www.coolwebsearch.org
    coolwebsearch.org
    www.coolwebsearch.info
    coolwebsearch.info
    www.searchcomplete.com
    searchcomplete.com
    www.coolsearcher.net
    coolsearcher.net
    www.adulthyperlinks.com
    adulthyperlinks.com
    www.allhyperlinks.com
    allhyperlinks.com
    www.white-pages.ws
    white-pages.ws
    www.clearsearch.net
    clearsearch.net
    www.youfindall.net
    youfindall.net
    www.coolwwwsearch.com
    coolwwwsearch.com
    www.unipages.cc
    unipages.cc
    www.sexy18.cc
    sexy18.cc
    www.trafficswitcher.com
    trafficswitcher.com
    www.trafficback.com
    trafficback.com
    www.selfbookmark.com
    selfbookmark.com

  4. Modifies the value for:

    "SearchURL"

    in the registry key:

    HKEY_CURRENT_USER\Software\Microsoft\Internet Explorer

  5. Modifies the values for:

    "Search Page"
    "Search Bar"

    in the registry key:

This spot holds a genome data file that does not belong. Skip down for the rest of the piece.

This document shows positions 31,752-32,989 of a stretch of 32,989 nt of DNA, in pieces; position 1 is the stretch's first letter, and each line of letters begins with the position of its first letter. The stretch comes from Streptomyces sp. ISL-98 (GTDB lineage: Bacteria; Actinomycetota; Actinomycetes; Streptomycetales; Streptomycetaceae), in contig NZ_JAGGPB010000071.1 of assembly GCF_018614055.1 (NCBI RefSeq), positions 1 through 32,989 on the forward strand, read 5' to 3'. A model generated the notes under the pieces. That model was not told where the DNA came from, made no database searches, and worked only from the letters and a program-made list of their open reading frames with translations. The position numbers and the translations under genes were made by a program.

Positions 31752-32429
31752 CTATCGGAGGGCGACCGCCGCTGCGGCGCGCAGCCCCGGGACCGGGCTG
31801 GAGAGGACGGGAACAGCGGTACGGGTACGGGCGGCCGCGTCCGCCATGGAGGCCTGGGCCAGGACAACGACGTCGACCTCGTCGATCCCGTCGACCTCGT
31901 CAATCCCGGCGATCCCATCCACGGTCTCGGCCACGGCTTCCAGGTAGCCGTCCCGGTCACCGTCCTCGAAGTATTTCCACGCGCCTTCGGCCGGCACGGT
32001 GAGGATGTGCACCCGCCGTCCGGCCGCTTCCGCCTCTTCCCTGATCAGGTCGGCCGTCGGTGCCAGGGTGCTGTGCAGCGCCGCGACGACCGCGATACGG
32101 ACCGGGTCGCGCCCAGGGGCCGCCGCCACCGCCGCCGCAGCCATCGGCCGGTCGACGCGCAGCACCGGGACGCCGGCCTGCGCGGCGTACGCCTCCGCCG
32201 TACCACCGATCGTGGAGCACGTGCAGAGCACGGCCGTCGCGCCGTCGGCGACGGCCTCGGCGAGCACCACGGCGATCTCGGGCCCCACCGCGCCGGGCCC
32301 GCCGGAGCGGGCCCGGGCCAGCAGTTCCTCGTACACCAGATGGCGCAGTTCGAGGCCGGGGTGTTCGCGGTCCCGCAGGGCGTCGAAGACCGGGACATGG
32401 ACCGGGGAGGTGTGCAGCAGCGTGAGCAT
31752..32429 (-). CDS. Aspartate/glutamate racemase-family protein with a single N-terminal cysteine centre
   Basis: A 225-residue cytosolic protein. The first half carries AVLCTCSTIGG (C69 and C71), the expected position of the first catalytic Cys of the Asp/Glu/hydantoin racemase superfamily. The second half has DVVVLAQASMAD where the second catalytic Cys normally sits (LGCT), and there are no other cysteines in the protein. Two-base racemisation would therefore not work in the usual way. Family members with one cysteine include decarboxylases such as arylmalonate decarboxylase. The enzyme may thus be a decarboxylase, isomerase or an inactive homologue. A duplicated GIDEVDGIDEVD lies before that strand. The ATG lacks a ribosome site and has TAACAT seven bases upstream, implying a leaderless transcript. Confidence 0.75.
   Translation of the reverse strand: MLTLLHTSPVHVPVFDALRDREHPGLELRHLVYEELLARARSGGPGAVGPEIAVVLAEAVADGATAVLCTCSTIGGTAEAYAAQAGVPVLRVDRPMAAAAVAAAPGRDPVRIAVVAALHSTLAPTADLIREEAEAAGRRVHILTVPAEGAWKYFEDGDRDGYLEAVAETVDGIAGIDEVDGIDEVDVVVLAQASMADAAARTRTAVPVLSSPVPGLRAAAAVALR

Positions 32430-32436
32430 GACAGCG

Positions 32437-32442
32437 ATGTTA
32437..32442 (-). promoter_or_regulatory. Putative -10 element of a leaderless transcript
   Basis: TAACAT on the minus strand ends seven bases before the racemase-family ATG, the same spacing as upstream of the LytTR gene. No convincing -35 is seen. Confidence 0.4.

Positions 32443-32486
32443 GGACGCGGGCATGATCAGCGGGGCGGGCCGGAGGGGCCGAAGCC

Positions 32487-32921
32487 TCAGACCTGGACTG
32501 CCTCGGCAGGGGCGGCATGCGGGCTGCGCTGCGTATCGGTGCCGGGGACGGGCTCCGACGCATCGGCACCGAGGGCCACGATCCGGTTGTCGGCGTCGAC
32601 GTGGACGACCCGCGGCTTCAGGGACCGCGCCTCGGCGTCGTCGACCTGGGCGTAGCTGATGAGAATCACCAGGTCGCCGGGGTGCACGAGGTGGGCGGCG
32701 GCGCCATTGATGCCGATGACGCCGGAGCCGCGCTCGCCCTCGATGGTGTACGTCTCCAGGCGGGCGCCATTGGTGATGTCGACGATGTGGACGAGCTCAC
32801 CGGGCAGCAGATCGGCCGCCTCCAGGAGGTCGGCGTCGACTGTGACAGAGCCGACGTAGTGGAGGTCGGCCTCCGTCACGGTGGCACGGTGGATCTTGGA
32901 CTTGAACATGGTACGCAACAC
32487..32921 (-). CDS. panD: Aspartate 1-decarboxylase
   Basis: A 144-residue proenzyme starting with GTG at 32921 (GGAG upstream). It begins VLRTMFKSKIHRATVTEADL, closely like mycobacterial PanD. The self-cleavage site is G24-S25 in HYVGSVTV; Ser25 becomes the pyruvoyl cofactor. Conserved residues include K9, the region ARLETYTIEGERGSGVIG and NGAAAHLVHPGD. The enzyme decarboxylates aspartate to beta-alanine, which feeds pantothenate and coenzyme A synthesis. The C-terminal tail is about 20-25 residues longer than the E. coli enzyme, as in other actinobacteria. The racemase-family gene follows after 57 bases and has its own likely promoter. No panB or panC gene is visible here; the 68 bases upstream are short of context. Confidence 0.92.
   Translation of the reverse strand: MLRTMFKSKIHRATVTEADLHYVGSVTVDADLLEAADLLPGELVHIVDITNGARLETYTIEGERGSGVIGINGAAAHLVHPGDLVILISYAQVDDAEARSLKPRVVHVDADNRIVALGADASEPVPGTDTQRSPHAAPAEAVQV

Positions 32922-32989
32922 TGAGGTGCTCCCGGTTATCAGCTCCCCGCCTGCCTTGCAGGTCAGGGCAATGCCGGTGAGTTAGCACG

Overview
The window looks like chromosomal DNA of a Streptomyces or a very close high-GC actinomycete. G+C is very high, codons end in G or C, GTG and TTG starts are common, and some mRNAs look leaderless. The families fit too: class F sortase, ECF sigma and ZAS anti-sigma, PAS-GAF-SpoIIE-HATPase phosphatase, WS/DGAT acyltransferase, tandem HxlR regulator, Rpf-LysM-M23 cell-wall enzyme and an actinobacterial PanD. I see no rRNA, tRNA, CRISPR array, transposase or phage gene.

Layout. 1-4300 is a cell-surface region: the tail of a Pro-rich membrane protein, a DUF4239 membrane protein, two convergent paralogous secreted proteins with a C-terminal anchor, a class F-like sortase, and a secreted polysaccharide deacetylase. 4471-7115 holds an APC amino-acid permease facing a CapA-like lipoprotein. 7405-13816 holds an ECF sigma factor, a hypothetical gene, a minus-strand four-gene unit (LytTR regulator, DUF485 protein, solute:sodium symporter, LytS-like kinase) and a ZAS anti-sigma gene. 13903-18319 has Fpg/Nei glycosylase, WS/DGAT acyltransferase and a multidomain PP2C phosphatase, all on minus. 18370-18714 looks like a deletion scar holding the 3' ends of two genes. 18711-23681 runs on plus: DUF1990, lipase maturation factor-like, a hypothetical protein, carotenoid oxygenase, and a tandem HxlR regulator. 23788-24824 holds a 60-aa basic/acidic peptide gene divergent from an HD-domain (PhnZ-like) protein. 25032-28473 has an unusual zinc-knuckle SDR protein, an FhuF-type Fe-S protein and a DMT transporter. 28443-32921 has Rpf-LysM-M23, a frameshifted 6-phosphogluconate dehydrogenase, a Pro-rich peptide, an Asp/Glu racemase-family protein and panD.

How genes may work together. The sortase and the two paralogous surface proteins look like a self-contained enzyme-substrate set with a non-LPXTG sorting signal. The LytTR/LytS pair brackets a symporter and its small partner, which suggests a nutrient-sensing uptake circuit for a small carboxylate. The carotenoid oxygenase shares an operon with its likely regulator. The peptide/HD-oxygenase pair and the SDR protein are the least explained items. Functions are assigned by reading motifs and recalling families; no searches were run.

HKEY_CURRENT_USER\Software\Microsoft\Internet Explorer\Main

  6. Modifies the values for:

    "Default_Search_URL"
    "Search Page"

    in the registry key:

    HKEY_LOCAL_MACHINE\Software\Microsoft\Internet Explorer\Main

  7. Modifies the values for:

    "SearchAssistant"

    in the registry key:

    HKEY_CURRENT_USER\Software\Microsoft\Internet Explorer\Search

  8. Modifies the values for:

    "SearchAssistant"
    "CustomizeSearch"

    in the registry key:

    HKEY_LOCAL_MACHINE\Software\Microsoft\Internet Explorer\Search

  9. Monitors open Web browser windows. If the title of an open Web page contains strings that the Trojan determines are characteristic of a porn site, it will open another porn site in a new browser window.

  10. Periodically contacts a Web server for instructions. The response contains the URL for a file, which the Trojan will download and execute. This functionality may be used to update the Trojan or run any other code on a compromised system.

  11. The Trojan may delete itself when the computer restarts.


Recommendations